Report says many breakfast cereals are contaminated by weed killer

Daniel Fowler
June 15, 2019

So far, California courts have awarded over $2.2 billion in total to three plaintiffs in those lawsuits.

Furthermore, all of the products but four were found to contain levels higher than EWG's safety threshold for child consumption, which is 160 parts per billion (ppb).

"Not surprisingly, the foods found very low levels of pesticides, including glyphosate, said Dr. Paolo Boffetta, Deputy Director for population Sciences at the Tisch cancer Institute at mount Sinai".

"The only way to quickly remove this cancer-causing weedkiller from foods marketed to children is for companies like General Mills and Quaker to use oats from farmers who do not use glyphosate as a desiccant", the study concludes.

Pharmaceutical giant Bayer AG, which is now owned by Monsanto, claims that its product is safe. The products "Cheerios" and "Honey Nut Cheerios Medley Crunch" were found with the highest glyphosate levels with 729 ppb and 833 ppb respectively.

"As these latest tests show, a box of Cheerios or other oat-based foods on store shelves today nearly certainly comes with a dose of a cancer-causing weedkiller", said Olga Naidenko, Ph.D., vice president for science investigations at EWG. But a World Health Organization agency, the International Agency for Research on Cancer, determined in 2015 that glyphosate is "probably carcinogenic to humans".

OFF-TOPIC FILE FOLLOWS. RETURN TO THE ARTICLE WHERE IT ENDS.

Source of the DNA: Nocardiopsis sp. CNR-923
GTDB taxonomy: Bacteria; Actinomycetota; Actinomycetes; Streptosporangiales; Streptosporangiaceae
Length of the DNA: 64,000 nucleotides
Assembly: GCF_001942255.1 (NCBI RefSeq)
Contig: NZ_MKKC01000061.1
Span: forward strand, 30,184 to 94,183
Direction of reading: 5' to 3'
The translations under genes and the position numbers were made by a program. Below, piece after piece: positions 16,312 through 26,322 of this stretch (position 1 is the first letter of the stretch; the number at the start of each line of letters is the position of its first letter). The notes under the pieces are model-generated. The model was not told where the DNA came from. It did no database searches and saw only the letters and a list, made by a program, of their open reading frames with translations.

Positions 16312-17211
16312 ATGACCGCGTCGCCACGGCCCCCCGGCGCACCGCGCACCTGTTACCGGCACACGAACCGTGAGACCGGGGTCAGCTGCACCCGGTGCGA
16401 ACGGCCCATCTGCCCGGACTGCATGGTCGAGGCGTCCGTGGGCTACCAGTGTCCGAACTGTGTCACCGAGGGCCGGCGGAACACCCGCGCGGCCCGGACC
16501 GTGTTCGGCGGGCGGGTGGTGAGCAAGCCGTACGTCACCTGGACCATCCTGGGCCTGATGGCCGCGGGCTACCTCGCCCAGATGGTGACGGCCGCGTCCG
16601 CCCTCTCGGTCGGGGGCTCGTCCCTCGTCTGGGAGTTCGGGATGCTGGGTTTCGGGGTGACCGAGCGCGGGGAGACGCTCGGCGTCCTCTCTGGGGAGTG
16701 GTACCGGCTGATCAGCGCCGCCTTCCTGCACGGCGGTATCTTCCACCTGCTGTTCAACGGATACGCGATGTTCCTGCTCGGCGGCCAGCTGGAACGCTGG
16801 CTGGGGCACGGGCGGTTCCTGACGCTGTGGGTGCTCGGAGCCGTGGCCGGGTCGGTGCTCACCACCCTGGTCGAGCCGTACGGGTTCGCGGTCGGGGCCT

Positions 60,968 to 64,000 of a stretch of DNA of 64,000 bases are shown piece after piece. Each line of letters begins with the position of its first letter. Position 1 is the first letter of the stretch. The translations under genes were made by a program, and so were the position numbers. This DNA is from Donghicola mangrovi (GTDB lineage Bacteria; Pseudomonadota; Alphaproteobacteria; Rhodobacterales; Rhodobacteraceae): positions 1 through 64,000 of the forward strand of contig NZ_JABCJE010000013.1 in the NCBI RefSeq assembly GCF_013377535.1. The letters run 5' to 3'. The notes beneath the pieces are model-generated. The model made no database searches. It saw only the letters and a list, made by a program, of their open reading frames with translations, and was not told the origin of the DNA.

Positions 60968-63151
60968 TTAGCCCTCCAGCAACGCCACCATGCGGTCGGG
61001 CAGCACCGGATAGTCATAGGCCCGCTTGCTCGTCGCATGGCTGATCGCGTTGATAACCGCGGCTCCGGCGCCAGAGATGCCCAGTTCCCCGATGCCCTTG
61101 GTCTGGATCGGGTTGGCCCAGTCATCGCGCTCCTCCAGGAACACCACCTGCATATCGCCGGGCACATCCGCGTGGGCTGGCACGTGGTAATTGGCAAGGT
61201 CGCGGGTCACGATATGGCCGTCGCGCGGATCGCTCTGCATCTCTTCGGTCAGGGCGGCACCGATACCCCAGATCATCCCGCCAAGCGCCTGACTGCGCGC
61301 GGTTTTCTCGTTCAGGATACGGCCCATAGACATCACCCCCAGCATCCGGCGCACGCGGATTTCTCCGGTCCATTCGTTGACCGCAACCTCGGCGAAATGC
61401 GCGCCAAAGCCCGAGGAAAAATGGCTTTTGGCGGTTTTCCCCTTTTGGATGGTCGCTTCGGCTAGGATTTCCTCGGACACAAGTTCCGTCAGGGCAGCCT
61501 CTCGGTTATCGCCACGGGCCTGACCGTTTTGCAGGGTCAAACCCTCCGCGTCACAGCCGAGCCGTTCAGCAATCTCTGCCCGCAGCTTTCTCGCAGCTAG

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"Major food companies like General Mills continue to sell popular children's breakfast cereals and other foods contaminated with troubling levels of glyphosate, the cancer-causing ingredient in the herbicide Roundup", said Olga Naidenko, EWG senior science adviser, and Alexis Temkin, EWG Toxicologist in a report released on June 12.

The EWG listed 21 popular cereals, saying scientists had purchased all products from online retail stores, packed 300 grams of each in its Washington office, and then shipped them to Anresco Laboratories in San Francisco. Serious doubts have also been cast on the EPA's neutrality regarding glyphosate, with critics accusing the agency of colluding with Bayer to pass off the chemical as safe. Those attacks, it said, "have largely originated from the agro-chemical industry and associated media outlets".

A 2017 CNN investigation of internal emails from Monsanto appeared to show company executives attempting to discredit the International Agency for Research on Cancer report before it was even released.

The company denies any undue influence on the regulators. "The group behind the new report has a long history of spreading misinformation about pesticide residues", spokeswoman Lord said. Foods labeled organic may not be grown with most synthetic substances, including glyphosate.

The group also has a "shared services agreement" with the Organic Voices Action Fund, a nonprofit organization funded by companies such as Nature's Path and Annie's - both of which make cereal.

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